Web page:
Legislators in South Carolina continue to fight a battle to provide an alternative medical treatment to constituents, despite opposition that seems to be the majority in state government.

Sen. Tom Davis, R-Beaufort, has plans to introduce the Compassionate Care Act on Tuesday in the Senate, which while legalizing medical marijuana is reported to be the strictest legislation introduced in any state thus far.

The Compassionate Care Act does not permit smoking marijuana, even for medical treatment. It also has very strict guidelines suggested for the physicians that would prescribe marijuana and the illnesses that would be eligible for such a prescription. The operators of medical dispensaries in the state would also be required to follow a strict set of rules.

Rep. Peter McCoy, R-Charleston, has a similar measure he plans to introduce in the House this week. Both proposed pieces of legislation were created because current changes in legislative perspective make advocates hopeful that the legislation may move beyond committee, which is where previous marijuana legislation has gotten hung up.

The state House will also have other bills to consider regarding the matter. Rep. Rosalyn Henderson-Myers, D-Spartansburg, is a cancer survivor and a staunch advocate for the medical marijuana legislation. Her views have been noted recently, as she announced a bill that she pre-filed regarding legalization of medical marijuana so doctors can consider that as a viable treatment option and prescribe it for patients that would benefit.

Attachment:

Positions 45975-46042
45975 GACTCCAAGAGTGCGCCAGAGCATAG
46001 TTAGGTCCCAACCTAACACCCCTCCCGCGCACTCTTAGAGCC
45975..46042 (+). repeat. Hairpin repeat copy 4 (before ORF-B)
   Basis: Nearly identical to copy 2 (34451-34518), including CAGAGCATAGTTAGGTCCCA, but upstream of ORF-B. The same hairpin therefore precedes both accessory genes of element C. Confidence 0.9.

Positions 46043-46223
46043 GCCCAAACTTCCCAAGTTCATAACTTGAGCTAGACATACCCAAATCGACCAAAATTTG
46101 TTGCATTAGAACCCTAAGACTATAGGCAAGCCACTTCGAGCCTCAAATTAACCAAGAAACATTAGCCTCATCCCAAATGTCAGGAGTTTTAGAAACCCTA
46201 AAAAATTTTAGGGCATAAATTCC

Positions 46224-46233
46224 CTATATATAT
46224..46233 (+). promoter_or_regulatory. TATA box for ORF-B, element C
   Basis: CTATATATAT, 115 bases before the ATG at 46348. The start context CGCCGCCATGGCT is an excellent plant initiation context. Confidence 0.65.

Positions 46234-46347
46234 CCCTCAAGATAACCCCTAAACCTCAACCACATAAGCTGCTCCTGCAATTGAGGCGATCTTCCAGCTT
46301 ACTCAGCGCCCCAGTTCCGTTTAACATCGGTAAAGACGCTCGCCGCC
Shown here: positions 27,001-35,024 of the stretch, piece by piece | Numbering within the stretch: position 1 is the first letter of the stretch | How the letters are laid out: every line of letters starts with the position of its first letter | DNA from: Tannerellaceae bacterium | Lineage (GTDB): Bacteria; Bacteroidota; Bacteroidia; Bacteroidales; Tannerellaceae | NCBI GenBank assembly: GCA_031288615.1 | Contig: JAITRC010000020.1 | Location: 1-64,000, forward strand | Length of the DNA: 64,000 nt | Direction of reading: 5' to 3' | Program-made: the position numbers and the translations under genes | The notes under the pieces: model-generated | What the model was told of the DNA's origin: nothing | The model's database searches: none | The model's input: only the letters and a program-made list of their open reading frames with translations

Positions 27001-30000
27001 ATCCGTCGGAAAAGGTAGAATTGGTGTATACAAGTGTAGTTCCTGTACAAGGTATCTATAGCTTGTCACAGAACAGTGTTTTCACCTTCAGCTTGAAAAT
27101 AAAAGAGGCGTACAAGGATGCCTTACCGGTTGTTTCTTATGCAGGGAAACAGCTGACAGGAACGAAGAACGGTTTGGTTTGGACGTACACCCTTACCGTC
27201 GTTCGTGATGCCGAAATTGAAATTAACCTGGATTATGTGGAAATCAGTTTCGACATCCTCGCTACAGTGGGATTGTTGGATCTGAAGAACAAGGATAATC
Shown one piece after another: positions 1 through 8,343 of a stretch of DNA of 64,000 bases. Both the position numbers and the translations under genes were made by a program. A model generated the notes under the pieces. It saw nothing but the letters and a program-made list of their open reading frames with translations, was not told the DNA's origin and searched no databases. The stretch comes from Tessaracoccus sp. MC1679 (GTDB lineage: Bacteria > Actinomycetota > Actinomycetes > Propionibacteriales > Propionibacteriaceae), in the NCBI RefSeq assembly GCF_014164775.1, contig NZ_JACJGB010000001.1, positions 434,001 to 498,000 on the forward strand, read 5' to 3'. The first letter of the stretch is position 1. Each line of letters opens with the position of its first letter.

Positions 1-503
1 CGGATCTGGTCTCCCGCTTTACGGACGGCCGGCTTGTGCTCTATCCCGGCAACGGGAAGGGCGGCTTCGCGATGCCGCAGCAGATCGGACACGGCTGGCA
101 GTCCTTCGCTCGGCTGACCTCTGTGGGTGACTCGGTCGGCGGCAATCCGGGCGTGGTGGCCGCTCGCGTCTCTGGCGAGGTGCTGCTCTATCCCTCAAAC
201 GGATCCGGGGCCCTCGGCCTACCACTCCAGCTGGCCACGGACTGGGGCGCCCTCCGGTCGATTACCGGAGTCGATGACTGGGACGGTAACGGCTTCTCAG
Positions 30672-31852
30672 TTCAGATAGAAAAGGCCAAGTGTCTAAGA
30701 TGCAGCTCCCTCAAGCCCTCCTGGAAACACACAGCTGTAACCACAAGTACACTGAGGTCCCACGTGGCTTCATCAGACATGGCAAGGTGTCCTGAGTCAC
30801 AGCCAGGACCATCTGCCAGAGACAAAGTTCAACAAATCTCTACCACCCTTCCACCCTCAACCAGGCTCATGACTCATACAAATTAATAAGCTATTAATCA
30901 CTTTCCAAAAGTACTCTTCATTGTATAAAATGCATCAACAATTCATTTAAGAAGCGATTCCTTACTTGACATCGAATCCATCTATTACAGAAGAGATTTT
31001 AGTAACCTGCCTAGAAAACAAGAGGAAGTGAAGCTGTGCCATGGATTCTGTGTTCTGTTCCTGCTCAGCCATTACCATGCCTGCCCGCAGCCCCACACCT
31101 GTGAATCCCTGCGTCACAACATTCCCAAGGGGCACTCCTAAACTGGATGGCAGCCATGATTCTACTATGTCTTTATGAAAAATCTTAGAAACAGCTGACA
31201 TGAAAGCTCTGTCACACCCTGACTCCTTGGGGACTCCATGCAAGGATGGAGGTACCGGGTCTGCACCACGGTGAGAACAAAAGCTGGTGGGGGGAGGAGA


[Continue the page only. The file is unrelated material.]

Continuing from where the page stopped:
Sen. Greg Hembree stated last week that allowing medical marijuana use in the state seemed viable, provided the move is coupled with caution and a variety of testing procedures. The statement came after a Senate panel allowed a resolution to advance that is requesting further research on marijuana effectiveness and other potential medical uses by Congress.

The residents of South Carolina are behind the approval of medical marijuana, with a recent poll showing 80% support the idea of marijuana as medical treatment. However, Patrick Dennis, the general counsel for the South Carolina Medical Association, posits that state residents want a clearly outlined law with strict penalties for marijuana use outside the medical application.

He notes SC residents are “conservative” and are different than Colorado or California residents, as those states both legalized recreational use some time ago.